• How are sedation, extrapyramidal
    • side effects, and akathisia managed/treated?




    ATYPICAL ANTIPSYCHOTICS

    • 1.
    • Strong serotonin
    • blockers, but varying degrees of dopamine (D2) blockade.

    • 2.
    • reduction of
    • negative symptoms

    • 3.
    • improved
    • cognition and reduced neuro-anatomical changes (enlargement of lateral
    • ventricles)

    • 4.
    • significantly
    • reduced risk of tardive dyskinesia

    • 5.
    • overall better
    • tolerability by patients

    • 6.
    • Because the
    • atypicals tend to produce weight gain, alter carbohydrate metabolism similar to
    • diabetes, and alter lipid metabolism, all patients on these meds should have
    • their weight, blood sugar, and lipid levels monitored.

    • 7.
    • Clozapine—treats
    • both positive and negative symptoms; up to 40% of those who have failed to
    • respond to haloperidol and chlorpromazine respond to clozapine.

    • a.
    • very sedating

    • b.
    • low incidence of
    • extrapyramidal side effects/very few cases of tardive dyskinesia

    • c.
    • lowers seizure
    • threshold

    • d.
    • can cause
    • hepatitis

    • e.
    • agranulocytosis—has
    • caused several deaths

    • 8.
    • Risperidone
    • (Risperdal)

    • a.
    • potent dopamine
    • blocker

    • b.
    • increased risk of
    • extrapyramidal side effects

    • c.
    • minimal sedation

    • 9.
    • Olanzapine
    • (Zyprexa)

    • a.
    • low incidence of
    • extrapyramidal side effects

    • b.
    • sedating

    • c.
    • increased weight
    • gain and problems in carbohydrate metabolism

    • 10.Quetiapine
    • (Seroquel)

    • a.
    • low incidence of
    • extrapyramidal side effects

    • b.
    • sedating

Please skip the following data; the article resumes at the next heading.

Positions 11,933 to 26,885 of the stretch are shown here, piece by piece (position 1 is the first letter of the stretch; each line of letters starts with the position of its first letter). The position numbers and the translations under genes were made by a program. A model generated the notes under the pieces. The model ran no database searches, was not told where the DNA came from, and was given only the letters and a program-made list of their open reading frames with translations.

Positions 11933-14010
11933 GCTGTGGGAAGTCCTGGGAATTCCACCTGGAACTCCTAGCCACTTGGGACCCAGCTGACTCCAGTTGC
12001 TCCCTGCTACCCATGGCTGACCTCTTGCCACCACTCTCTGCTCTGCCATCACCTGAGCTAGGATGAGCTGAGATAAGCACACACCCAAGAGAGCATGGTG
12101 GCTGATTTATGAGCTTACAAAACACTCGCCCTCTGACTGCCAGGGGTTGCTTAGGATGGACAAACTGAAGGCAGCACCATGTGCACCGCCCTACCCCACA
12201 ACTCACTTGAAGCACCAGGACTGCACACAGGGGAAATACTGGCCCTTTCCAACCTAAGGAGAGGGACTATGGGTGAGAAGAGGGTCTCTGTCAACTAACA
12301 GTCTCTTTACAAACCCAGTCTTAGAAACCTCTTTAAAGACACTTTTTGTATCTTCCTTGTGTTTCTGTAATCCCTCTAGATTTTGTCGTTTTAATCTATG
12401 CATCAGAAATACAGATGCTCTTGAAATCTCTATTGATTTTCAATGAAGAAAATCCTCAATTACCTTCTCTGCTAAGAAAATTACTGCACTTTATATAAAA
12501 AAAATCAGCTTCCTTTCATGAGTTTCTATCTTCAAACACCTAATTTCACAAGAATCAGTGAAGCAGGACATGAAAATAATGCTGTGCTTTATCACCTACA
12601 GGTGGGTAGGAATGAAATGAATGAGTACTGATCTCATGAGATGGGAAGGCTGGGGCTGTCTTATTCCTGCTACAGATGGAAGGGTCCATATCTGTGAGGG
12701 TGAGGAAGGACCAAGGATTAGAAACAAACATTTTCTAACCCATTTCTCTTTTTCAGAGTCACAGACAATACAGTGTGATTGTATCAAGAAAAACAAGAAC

• c.
    • dry mouth

    • 11.
    • Ziprasidone (Geodon)

    • a.
    • less sedating

    • b.
    • less weight gain

    • c.
    • causes
    • extrapyramidal side effects

    • d.
    • should be avoided
    • in patients with cardiovascular disease because of its affect on cardiac
    • conduction





    • 12.
    • Aripiprazole (Abilify)

    • a.
    • less sedating

    • b.
    • less weight gain

    • c.
    • nausea and anxiety
    • 13
    • Paliperidone
    • (Invega)—metabolite of risperidone that may be better
    • Tolerated
    • because of extended-release formulation.
    • The choice of antipsychotic medication is
    • based on patient history, motor state, and the side effect profile of the
    • meds. Understand the choice of
    • medication considerations on page 209.



    • Review the patient education
    • and psychotherapeutic issues on page 211.
  2. anxiety/benzo stuff
    • 1.
    • Our wiring
    • (nervous system)—complex network of nerve pathways, brain structures, and
    • glands responsible for eliciting the fight or flight response. This response
    • mobilizes the body and mind during times of potential danger. Nonessential physiological processes (such as
    • digestion and reproduction) shut down, and energy is channeled into a host of
    • bodily functions preparing the organism for rapid action. The nervous system shifts into a state of
    • hyperarousal and vigilance.

    • 2.
    • As stressful
    • events are perceived at the level of the cortex and also processed in a crude
    • way on the subcortical level (the amygdale), lower brain areas become
    • activated. In a sense, the limbic system
    • is put on alert. If you should perceive
    • that there is imminent danger, a burst of excitation emanates from a cluster of
    • nerve cell bodies in the brain stem called the locus coeruleus (LC). The LC nerve cells, which project to the
    • limbic system, are mediated by the neurotransmitter NE.

    • 3.
    • The limbic system
    • and adjacent hypothalamus shift into high gear, and by way of the pituitary
    • gland (and other downstream endocrine glands) and the sympathetic nervous
    • system, many stress hormones are released into the system. The brain and body are ready for action.









































    • 4.
    • There is another
    • feature of the nervous system that plays a role in anxiety. On the surface of most nerve cells in the